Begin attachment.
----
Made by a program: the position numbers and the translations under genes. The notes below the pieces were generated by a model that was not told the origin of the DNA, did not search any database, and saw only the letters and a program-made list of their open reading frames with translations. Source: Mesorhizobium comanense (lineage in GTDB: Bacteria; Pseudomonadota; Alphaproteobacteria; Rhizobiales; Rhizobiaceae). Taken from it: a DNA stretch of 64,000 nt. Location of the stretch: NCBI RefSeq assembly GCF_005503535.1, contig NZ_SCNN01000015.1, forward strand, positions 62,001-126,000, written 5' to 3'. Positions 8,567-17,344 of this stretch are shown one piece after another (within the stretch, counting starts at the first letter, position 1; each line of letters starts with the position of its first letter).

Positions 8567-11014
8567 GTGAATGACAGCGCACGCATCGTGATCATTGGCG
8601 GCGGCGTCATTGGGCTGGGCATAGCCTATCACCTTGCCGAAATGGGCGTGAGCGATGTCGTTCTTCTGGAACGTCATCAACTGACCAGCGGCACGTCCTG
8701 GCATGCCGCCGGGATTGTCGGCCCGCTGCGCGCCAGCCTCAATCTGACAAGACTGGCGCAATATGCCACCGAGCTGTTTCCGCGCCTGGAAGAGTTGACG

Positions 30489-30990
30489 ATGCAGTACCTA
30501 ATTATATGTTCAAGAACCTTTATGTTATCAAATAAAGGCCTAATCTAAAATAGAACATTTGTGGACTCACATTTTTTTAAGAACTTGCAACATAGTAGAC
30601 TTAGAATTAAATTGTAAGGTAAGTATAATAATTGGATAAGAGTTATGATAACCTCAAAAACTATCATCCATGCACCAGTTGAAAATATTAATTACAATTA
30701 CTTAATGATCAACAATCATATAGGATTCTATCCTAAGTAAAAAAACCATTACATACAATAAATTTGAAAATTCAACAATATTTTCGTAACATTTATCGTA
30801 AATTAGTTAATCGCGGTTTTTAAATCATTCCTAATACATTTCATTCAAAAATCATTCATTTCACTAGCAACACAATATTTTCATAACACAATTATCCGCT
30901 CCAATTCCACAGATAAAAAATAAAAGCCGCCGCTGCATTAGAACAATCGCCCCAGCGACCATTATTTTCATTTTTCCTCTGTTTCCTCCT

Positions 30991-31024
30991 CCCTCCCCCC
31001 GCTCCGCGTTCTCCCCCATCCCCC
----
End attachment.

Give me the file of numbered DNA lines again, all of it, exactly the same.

Made by a program: the position numbers and the translations under genes. The notes below the pieces were generated by a model that was not told the origin of the DNA, did not search any database, and saw only the letters and a program-made list of their open reading frames with translations. Source: Mesorhizobium comanense (lineage in GTDB: Bacteria; Pseudomonadota; Alphaproteobacteria; Rhizobiales; Rhizobiaceae). Taken from it: a DNA stretch of 64,000 nt. Location of the stretch: NCBI RefSeq assembly GCF_005503535.1, contig NZ_SCNN01000015.1, forward strand, positions 62,001-126,000, written 5' to 3'. Positions 8,567-17,344 of this stretch are shown one piece after another (within the stretch, counting starts at the first letter, position 1; each line of letters starts with the position of its first letter).

Positions 8567-11014
8567 GTGAATGACAGCGCACGCATCGTGATCATTGGCG
8601 GCGGCGTCATTGGGCTGGGCATAGCCTATCACCTTGCCGAAATGGGCGTGAGCGATGTCGTTCTTCTGGAACGTCATCAACTGACCAGCGGCACGTCCTG
8701 GCATGCCGCCGGGATTGTCGGCCCGCTGCGCGCCAGCCTCAATCTGACAAGACTGGCGCAATATGCCACCGAGCTGTTTCCGCGCCTGGAAGAGTTGACG

Positions 30489-30990
30489 ATGCAGTACCTA
30501 ATTATATGTTCAAGAACCTTTATGTTATCAAATAAAGGCCTAATCTAAAATAGAACATTTGTGGACTCACATTTTTTTAAGAACTTGCAACATAGTAGAC
30601 TTAGAATTAAATTGTAAGGTAAGTATAATAATTGGATAAGAGTTATGATAACCTCAAAAACTATCATCCATGCACCAGTTGAAAATATTAATTACAATTA
30701 CTTAATGATCAACAATCATATAGGATTCTATCCTAAGTAAAAAAACCATTACATACAATAAATTTGAAAATTCAACAATATTTTCGTAACATTTATCGTA
30801 AATTAGTTAATCGCGGTTTTTAAATCATTCCTAATACATTTCATTCAAAAATCATTCATTTCACTAGCAACACAATATTTTCATAACACAATTATCCGCT
30901 CCAATTCCACAGATAAAAAATAAAAGCCGCCGCTGCATTAGAACAATCGCCCCAGCGACCATTATTTTCATTTTTCCTCTGTTTCCTCCT

Positions 30991-31024
30991 CCCTCCCCCC
31001 GCTCCGCGTTCTCCCCCATCCCCC